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Cambridge University Press Publishes The Medieval Peutinger Map

September 25, 2014 in Interest, Publication

Emily Albu’s new monograph is forthcoming imminently from Cambridge University Press ( ISBN: 9781107059429), a very handsome volume (we have seen an advance copy).

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Cambridge University Press Publishes The Geography of Strabo

August 21, 2014 in Antiquity À-la-carte, E-resource, Publication

 

Strabo ImageDuane W. Roller’s remarkable new English translation of Strabo’s Geography is now available from Cambridge University Press ( ISBN: 9781107038257; e-book ISBN: 9781139950374). To accompany it, the Center has produced a seamless, interactive online map which is accessible free: http://awmc.unc.edu/awmc/applications/strabo.  The map is built on the Antiquity À-la-carte interface, and has immense coverage because it plots all the locatable geographical and cultural features mentioned in the 17 books of this fundamentally important Greek source – over 3,000 of them, stretching from Ireland to the Ganges delta and deep into north Africa. In the e-version of the translation, the gazetteer offers embedded hyperlinks to each toponym’s stable URI within the digital module, making it possible to move directly between Strabo’s text and its cartographic realization.  

 

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AWMC Annual Report 2013-2014

June 26, 2014 in Antiquity À-la-carte, API, Interest, News, Pleiades Project, Presentation, Publication, Report, Wall Maps

5-1-13 to 4-30-14 

ANCIENT WORLD MAPPING CENTER (http://awmc.unc.edu)

Among the projects undertaken by the Center during this very active year two major preoccupations stand out.  One was the initiative to release a series of publicly accessible map tiles suitable for use in almost any web mapping application or Geographic Information Systems (GIS) software suite (http://awmc.unc.edu/wordpress/tiles/).  This ambitious goal was achieved early in 2014.  Created from data produced by the Center and generously hosted on Mapbox servers courtesy of the Institute for the Study of the Ancient World at New York University, these map tiles are the first (and, currently, only) geographically accurate base map of the ancient world from Britain to Bactria.  The tiles conform to the broad periodization (Archaic, Classical, Hellenistic, Roman, Late Antique) presented in the Barrington Atlas.  Inland water, rivers, shorelines and other geographical features are returned so far as possible to their ancient appearance. The neutral presentation enables scholars to represent the physical environment of nearly any ancient society within the vast arc of space spanned.   Also early in 2014 the Center released revised tiles of the Roman road network.  All these new map tiles were rapidly adopted by the Pleiades Project (see below) for its web interface, and by the beta version of Stanford University’s ORBIS Project 2.0 (http://orbis.stanford.edu/v2/index.html).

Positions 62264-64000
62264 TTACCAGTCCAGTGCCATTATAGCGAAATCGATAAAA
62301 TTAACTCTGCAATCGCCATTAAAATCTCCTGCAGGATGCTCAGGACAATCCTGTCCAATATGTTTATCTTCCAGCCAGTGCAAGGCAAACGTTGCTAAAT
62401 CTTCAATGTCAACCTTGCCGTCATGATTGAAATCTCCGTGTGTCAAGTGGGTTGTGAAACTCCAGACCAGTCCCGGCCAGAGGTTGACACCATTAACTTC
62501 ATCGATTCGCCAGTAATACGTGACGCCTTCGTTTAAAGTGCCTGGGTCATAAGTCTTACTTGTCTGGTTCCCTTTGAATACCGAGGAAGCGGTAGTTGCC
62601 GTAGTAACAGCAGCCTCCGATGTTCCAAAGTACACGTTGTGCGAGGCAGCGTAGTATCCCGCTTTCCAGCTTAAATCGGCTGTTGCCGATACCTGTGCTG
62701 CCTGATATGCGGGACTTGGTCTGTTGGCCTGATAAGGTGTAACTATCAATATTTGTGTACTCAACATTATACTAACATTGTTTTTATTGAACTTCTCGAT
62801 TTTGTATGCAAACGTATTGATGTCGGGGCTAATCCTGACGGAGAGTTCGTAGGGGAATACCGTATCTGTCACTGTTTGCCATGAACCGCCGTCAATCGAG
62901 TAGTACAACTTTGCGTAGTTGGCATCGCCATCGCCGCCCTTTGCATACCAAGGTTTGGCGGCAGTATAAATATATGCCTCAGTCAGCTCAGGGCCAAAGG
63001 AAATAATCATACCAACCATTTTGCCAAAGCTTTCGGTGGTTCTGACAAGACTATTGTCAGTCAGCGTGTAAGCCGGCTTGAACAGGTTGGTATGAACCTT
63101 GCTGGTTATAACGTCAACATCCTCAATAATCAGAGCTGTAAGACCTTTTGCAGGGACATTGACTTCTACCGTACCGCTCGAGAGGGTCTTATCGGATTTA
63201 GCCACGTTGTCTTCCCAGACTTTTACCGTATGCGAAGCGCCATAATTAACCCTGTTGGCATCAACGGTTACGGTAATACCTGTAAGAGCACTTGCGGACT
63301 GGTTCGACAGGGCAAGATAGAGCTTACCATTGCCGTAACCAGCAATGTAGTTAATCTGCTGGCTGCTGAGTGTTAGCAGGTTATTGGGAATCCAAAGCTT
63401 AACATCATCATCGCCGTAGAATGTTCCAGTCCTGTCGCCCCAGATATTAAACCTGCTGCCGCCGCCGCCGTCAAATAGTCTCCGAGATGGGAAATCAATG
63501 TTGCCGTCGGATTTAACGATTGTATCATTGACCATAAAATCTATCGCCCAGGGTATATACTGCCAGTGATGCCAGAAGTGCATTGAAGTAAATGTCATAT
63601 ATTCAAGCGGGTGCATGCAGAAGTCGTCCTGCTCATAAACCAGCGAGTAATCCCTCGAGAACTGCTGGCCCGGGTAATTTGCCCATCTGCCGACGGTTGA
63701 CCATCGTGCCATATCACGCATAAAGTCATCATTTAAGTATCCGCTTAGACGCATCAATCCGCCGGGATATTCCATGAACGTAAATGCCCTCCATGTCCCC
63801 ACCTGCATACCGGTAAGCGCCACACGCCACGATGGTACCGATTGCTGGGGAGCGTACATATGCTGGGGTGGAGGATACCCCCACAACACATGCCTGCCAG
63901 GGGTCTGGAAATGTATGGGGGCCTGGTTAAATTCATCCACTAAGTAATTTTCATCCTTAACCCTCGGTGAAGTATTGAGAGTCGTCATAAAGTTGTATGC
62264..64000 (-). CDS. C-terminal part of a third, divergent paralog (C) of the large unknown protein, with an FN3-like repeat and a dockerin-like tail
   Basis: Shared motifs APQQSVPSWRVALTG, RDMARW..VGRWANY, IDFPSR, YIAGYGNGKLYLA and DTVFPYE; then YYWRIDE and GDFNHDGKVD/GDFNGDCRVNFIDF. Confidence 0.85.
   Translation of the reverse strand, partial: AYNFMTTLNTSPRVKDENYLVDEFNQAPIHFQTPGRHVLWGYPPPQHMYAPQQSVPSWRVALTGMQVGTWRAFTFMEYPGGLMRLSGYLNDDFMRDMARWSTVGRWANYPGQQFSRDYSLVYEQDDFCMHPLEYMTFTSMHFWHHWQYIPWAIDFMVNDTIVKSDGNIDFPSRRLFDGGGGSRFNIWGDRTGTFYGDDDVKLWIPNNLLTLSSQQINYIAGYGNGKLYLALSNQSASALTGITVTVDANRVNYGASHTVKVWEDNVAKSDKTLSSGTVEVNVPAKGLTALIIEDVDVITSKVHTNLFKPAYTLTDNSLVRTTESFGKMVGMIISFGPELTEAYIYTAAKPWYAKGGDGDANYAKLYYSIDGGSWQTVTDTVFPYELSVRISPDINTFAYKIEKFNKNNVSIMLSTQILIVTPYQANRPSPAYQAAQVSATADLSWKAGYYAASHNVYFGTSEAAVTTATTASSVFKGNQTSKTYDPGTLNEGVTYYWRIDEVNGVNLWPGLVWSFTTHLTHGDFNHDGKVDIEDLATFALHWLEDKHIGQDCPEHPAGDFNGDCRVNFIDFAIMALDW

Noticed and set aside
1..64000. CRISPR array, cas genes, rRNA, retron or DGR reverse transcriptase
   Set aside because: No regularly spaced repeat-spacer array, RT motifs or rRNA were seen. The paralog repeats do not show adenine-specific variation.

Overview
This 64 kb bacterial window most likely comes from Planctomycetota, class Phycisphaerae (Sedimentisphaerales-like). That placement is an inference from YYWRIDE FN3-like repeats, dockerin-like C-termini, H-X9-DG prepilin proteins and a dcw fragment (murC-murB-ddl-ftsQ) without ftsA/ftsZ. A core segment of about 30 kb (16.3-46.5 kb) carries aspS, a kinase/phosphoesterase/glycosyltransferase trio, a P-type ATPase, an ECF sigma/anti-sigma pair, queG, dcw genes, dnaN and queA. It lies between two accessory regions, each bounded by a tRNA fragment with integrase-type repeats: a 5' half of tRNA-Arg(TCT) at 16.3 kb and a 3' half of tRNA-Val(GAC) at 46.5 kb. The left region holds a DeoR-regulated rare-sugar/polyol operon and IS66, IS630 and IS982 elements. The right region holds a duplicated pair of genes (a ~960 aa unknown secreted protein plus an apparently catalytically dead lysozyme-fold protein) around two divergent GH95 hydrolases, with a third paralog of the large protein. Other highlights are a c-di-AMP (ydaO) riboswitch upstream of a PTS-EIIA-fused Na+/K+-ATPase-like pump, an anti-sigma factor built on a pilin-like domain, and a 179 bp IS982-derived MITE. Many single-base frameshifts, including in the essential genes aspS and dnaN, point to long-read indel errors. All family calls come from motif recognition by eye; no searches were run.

The new tiles are in turn the building blocks for the Center’s beta version of Antiquity À-la-carte 3.0 in preparation (http://awmc.unc.edu/awmc/applications/carte-transitional/).  It should fully replace the current and still-active version 2.0 by the end of next academic year.  Like version 2.0, it is a versatile web-based GIS interface and interactive digital atlas of the ancient Mediterranean world, offering data produced by the Center as well as the entire feature set of its longterm ongoing partner the Pleiades Project (http://pleaides.stoa.org). As with 2.0, users can frame, populate and export maps according to their own design, either selecting the Center’s data or adding their own content, including line work and shading.  In accordance with the Center’s standard operating procedure, all this content is released under the Creative Commons Attribution-NonCommercial 3.0 Unported (CC BY-NC 3.0) license, permitting free use for non-commercial purposes.

The Center’s other major preoccupation was completion of a seamless, interactive online map to accompany the remarkable new translation into English of Strabo’s massive Geography by Duane W. Roller (The Ohio State University) due for publication in both print and electronic formats by Cambridge University Press in summer 2014.  The map itself is accessible free: http://awmc.unc.edu/awmc/applications/strabo.  The map is built on the Antiquity À-la-carte interface, and has immense coverage because it plots all the locatable geographical and cultural features mentioned in the 17 books of this fundamentally important Greek source – over 3,000 of them, stretching from Ireland to the Ganges delta and deep into north Africa.   In the e-version of the translation, the gazetteer offers embedded hyperlinks to each toponym’s stable URI within the digital module, making it possible to move directly between Strabo’s text and its cartographic realization.  While production of this map inevitably presented the Center with technical obstacles, its success in overcoming them has assisted other mapmaking initiatives.  The opportunity for the Center to incorporate the enormous body of Strabo’s geographic information into its API (http://awmc.unc.edu/api) has also been invaluable.